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Posts tagged "2017 Mockingbird Conference"


Multiple Marriages to the Same Spouse: A Conference Breakout Preview

This breakout preview comes to us from Debbie and Ellis Brazeal.

Nietzsche said that he would only believe in a “God who dances.”

As Mockingbird devotees, and survivors of three marriages, Debbie and I have come to believe in a dancing God.  Yet, this view of God only came after years, many years, in which we didn’t.

A romantic courtship, with breathless excitement and anticipation of an American-dream marriage, quickly turned into a marriage of unmet expectations from both sides.  Indeed, each of us hurt the other (albeit unintentionally) in the very fashion that would cause the most pain. We unknowingly tread upon the past hurts and expectations that each of us brought into the marriage.

Our marriage devolved into separate lives with no hope of reconciliation–none.  We certainly didn’t believe in a dancing God–in one who could bring dance into our marriage.  We believed in a God who rewarded effort and wise decisions. We thought we had married the wrong person. In fact, we each wished that the other was dead or that we were dead.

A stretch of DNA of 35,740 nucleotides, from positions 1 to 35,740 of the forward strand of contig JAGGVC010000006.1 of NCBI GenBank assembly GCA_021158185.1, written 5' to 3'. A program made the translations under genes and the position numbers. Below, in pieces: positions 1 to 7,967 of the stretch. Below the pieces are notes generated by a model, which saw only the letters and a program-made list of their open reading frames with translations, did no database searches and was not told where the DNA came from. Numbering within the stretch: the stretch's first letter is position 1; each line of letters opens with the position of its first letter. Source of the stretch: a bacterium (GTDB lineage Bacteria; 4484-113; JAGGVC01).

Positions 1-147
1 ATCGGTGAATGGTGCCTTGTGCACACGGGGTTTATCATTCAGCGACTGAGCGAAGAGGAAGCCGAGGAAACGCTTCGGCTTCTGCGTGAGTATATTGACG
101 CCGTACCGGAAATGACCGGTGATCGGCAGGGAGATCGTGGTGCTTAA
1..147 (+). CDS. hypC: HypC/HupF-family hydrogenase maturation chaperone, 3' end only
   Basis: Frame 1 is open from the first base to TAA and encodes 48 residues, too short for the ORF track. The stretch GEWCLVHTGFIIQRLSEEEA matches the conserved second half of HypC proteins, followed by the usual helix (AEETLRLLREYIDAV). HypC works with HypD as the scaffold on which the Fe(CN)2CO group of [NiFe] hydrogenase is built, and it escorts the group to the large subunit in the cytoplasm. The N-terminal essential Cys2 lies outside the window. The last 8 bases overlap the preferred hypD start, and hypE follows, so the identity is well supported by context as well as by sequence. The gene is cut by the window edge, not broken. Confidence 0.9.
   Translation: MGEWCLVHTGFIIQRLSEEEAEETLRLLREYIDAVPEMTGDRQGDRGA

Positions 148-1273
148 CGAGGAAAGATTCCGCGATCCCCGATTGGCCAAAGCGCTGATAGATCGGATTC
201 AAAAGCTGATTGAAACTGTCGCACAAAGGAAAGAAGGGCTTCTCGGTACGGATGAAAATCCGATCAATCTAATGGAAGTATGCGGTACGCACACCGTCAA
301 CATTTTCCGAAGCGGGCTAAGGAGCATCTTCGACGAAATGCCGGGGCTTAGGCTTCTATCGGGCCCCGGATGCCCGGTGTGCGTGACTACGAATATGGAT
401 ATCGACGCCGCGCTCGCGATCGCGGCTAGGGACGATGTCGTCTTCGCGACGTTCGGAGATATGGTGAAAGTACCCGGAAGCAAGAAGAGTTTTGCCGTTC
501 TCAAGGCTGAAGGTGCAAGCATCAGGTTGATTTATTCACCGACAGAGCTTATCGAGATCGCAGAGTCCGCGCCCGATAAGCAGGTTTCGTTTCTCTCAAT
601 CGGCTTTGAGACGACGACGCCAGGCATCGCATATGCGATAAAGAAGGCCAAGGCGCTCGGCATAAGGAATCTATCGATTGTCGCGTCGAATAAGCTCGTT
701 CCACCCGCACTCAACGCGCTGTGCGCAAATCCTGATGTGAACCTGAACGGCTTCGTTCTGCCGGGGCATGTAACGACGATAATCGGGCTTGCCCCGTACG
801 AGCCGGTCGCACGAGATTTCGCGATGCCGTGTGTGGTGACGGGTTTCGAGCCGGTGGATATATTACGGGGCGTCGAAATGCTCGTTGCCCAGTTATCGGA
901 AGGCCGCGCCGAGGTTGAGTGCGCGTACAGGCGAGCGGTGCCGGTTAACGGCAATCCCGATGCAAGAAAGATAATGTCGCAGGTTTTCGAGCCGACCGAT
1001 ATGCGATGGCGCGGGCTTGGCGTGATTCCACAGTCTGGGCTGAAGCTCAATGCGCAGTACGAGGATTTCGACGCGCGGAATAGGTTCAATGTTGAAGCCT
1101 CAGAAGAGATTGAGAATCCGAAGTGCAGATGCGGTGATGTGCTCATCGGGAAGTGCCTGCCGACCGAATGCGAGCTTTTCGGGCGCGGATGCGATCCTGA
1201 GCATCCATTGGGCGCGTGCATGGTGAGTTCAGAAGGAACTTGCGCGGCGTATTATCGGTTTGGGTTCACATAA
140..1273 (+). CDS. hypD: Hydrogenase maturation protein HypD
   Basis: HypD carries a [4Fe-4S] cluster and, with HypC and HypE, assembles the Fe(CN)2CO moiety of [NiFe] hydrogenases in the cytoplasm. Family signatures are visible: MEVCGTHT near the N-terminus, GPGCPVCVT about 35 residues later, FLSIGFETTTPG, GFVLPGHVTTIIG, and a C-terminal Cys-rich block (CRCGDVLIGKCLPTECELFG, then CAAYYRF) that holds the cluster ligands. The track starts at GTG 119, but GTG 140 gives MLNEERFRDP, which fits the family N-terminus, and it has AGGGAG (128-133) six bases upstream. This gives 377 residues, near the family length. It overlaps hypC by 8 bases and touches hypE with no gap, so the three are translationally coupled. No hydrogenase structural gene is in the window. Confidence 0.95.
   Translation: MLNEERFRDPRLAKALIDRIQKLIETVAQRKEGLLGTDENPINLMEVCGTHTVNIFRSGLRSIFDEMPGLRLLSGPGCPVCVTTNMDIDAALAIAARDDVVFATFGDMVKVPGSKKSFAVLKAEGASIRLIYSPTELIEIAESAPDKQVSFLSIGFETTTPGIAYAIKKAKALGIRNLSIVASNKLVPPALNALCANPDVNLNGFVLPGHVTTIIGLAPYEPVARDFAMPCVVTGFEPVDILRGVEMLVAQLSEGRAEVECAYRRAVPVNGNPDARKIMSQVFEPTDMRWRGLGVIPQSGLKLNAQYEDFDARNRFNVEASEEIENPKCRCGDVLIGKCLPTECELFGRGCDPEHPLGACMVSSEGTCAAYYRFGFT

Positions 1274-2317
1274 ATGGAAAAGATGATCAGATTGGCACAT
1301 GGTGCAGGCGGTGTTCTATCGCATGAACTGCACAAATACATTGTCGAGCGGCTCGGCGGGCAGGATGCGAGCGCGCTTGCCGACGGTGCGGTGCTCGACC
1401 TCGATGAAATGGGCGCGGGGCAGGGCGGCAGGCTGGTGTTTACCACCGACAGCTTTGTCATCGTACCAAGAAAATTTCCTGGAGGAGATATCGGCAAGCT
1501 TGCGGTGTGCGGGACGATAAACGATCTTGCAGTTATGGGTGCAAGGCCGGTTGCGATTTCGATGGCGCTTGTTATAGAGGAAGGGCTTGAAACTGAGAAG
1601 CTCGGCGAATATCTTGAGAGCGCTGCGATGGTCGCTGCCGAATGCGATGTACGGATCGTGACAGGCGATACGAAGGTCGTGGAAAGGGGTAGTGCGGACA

But then, the dancing God, the God we talk about at Mockingbird, stepped in. By God’s limitless grace, we both began learning of a God who knew the depths of our dark hearts–the true extent of our sinful flaws–but loved us nonetheless with His limitless, eternal love. Over the years, as we became more convinced of God’s unfathomable, eternal love for us, we began to love each other.

My favorite parable is the one concerning the “treasure in the field.”  Virtually always, the “treasure in the field” is construed as the Kingdom of God.  Yet, when you review the parables surrounding it (the lost coin, the lost sheep), it becomes abundantly clear (as I first learned from CI Scofield) that we are the “treasure in the field,” that Christ sold everything (gave His life) to purchase. The character of a Kingdom is determined by the character of the King.

This King is the savior and redeemer of individuals, of marriages, and of all creation.  As Sally Loyd Jones writes in Thoughts to Make Your Heart Sing: “God made everything in his world and in his universe and in his children’s hearts to center around him–in a wonderful Dance of Joy!  It’s the dance you were born for.”

A Passage from William Deresiewicz’s Excellent Sheep

A Passage from William Deresiewicz’s Excellent Sheep

William Deresiewicz (who will be speaking at our upcoming conference on Friday afternoon, 4/28!) made waves in 2008 when the American Scholar published his essay, “The Disadvantages of an Elite Education.” His full length book from 2011, Excellent Sheep: The Miseducation of the American Elite & The Way to a Meaningful Life, expounded upon the earlier essay and was a bestseller. The book’s premise is that kids arrive at Ivy league schools and other elite colleges proven experts at jumping through hoops. But beyond their noteworthy ability to ace tests, students are woefully unprepared for the real world. Deresiewicz found,…